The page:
Highly significant differences were observed between SIHall and CM-1 groups in the following measures: TE (mean ± standard deviation, 3.1 ± 5.7 vs 9.3 ± 3.5 mm), 3VF (−16.8° ± 11.2° vs −2.1° ± 4.6°), PMA (44.8° ± 13.1° vs 62.7° ± 9.8°), DOI (0.2 ± 4.1 vs 3.8 ± 1.6 mm), and CL (38.3 ± 4.5 vs 44.0 ± 3.3 mm; all p < 0.0001). Eight (16%) of 50 SIH subjects had TE > 5 mm; in this subgroup (SIHTE), a cutoff value of < −15° for 3VF and < 45° for PMA perfectly discriminated SIH from CM-1 (sensitivity and specificity = 1.0). DOI showed perfect specificity (1.0) in detecting SIH among both groups. No subjects with SIH had isolated TE without other concurrent findings of midbrain sagging.
Measures of midbrain sagging, including cutoff values for 3VF and PMA, discriminate CM-1 from SIH and may help to prevent misdiagnosis and unnecessary surgery.
Apostolos Mintelis, Tetsuro Sameshima, Ketan R. Bulsara, Linda Gray, Allan H. Friedman, and Takanori Fukushima
Maximizing intradural exposure via the extreme lateral infrajugular transcondylar–transtubercular exposure (ELITE) approach depends on understanding the fundamental anatomy of the jugular tubercle (JT). Drilling the JT can maximize the extent of exposure achieved with the ELITE approach. Removing the JT is critical for optimizing access to the inferior and midclival areas, vertebrobasilar artery junction, and ventral pons and medulla.
In this cadaveric study, the individual structural variations in the JT were evaluated in 100 split occipital bones. The mean length of the JT was 1.65 ± 0.36 cm (range 1.2–3 cm); its mean width was 1.15 ± 0.16 cm (range 0.7–1.7 cm); and its mean thickness was 0.61 ± 0.15 cm (range 0.2–1 cm). The authors analyzed the difference in morphometric data with regard to right and left sides and found no statistically significant difference between the two sides. Furthermore, data from the morphometric study were compared with the results of 20 measurements obtained from three-dimensional computed tomography (3D CT) scans. Accordingly, the mean length of the JT was 1.35 ± 0.15 cm (range 1–2.8 cm); the mean width, 1.10 ± 0.12 cm (range 0.8–1.3 cm); and the mean thickness, 0.51 ± 0.18 cm (range 0.2–1 cm).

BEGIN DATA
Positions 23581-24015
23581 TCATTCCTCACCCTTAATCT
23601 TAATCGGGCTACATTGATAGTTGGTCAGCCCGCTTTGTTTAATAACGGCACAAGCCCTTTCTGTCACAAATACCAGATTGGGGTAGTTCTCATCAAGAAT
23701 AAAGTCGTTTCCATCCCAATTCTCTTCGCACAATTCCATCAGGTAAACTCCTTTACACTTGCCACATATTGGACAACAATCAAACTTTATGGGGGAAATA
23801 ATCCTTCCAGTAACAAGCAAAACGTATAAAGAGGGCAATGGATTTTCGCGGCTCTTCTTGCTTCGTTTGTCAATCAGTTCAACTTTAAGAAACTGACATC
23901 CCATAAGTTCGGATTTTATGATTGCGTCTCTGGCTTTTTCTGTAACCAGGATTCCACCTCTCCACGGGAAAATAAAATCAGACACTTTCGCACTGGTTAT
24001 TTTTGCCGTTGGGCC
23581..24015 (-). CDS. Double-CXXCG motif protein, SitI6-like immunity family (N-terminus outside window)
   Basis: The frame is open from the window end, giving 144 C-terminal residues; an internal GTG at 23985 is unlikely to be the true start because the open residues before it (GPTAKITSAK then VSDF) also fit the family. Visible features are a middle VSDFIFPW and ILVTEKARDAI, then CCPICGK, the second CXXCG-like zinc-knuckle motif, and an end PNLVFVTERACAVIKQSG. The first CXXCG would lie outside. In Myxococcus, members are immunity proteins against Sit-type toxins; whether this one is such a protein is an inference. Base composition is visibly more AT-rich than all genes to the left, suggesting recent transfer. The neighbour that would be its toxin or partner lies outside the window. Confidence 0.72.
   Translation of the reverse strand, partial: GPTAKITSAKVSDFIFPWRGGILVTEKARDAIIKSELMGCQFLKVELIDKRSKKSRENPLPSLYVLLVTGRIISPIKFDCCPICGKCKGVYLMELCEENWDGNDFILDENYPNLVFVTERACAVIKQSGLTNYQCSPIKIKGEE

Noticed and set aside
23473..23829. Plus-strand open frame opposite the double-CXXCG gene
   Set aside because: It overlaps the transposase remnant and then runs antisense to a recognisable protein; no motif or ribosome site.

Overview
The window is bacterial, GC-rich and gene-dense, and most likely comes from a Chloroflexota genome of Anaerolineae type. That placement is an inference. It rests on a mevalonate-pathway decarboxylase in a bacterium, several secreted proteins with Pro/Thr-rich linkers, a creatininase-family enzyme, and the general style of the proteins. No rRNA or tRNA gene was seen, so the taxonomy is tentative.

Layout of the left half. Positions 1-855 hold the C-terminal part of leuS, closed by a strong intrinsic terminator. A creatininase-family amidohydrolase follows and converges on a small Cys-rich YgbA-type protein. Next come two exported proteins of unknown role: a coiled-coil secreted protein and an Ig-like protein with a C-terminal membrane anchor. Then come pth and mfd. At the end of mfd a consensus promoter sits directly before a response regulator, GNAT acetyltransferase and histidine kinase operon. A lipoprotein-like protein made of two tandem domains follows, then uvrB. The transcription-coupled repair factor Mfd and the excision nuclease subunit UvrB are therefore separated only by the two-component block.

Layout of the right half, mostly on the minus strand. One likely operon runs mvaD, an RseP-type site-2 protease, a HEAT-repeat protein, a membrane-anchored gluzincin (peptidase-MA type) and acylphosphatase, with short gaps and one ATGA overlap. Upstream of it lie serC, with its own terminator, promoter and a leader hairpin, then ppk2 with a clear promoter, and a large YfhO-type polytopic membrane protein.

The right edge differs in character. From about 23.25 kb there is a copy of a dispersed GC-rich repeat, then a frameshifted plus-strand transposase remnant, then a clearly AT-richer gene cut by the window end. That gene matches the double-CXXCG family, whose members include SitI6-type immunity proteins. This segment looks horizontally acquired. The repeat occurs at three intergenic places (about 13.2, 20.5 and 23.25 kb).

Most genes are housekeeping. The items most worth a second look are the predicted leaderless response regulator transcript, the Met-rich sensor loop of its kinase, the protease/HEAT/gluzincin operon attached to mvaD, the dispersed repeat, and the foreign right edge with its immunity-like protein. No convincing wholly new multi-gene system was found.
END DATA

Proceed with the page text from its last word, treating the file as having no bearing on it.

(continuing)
Morphometric data on the JT contribute significantly to the neurosurgeon’s task of skull base drilling. The 3D CT scans were useful in the preoperative planning.
Peter M. Grossi, Michael J. Ellis, Thomas J. Cummings, Linda L. Gray, Takanori Fukushima, and John H. Sampson
✓Cholesterol granulomas (CGs) are benign lesions resulting from an inflammatory reaction to cholesterol and hemosiderin. These masses most often arise within the temporal bone or nasal sinuses; intracerebral CGs are extremely rare. In this report the authors present an unusual case of a CG arising within the lateral ventricle.
The patient presented with transient hemiparesis and numbness. Computed tomography and magnetic resonance imaging demonstrated a cystic partially enhancing midline mass within the right lateral ventricle, expanding the ventricle and displacing the septum pellucidum. The patient underwent an interhemispheric, transcallosal resection of the lesion. Microscopic examination revealed a granulomatous inflammatory lesion containing cholesterol clefts, macrophages, and hemosiderin. Embedded within the granulomatous response were foci of tiny cystlike structures lined by nonciliated flattened cuboidal epithelium, consistent with the diagnosis of CG.
To the authors' knowledge this is the first reported case of CG presenting as an intraventricular mass. The origin of this lesion is unclear, but it may relate to prior traumatic brain injury. The authors describe the presentation, imaging findings, histopathological characteristics, and surgical treatment of this rare lesion and related pathological entities.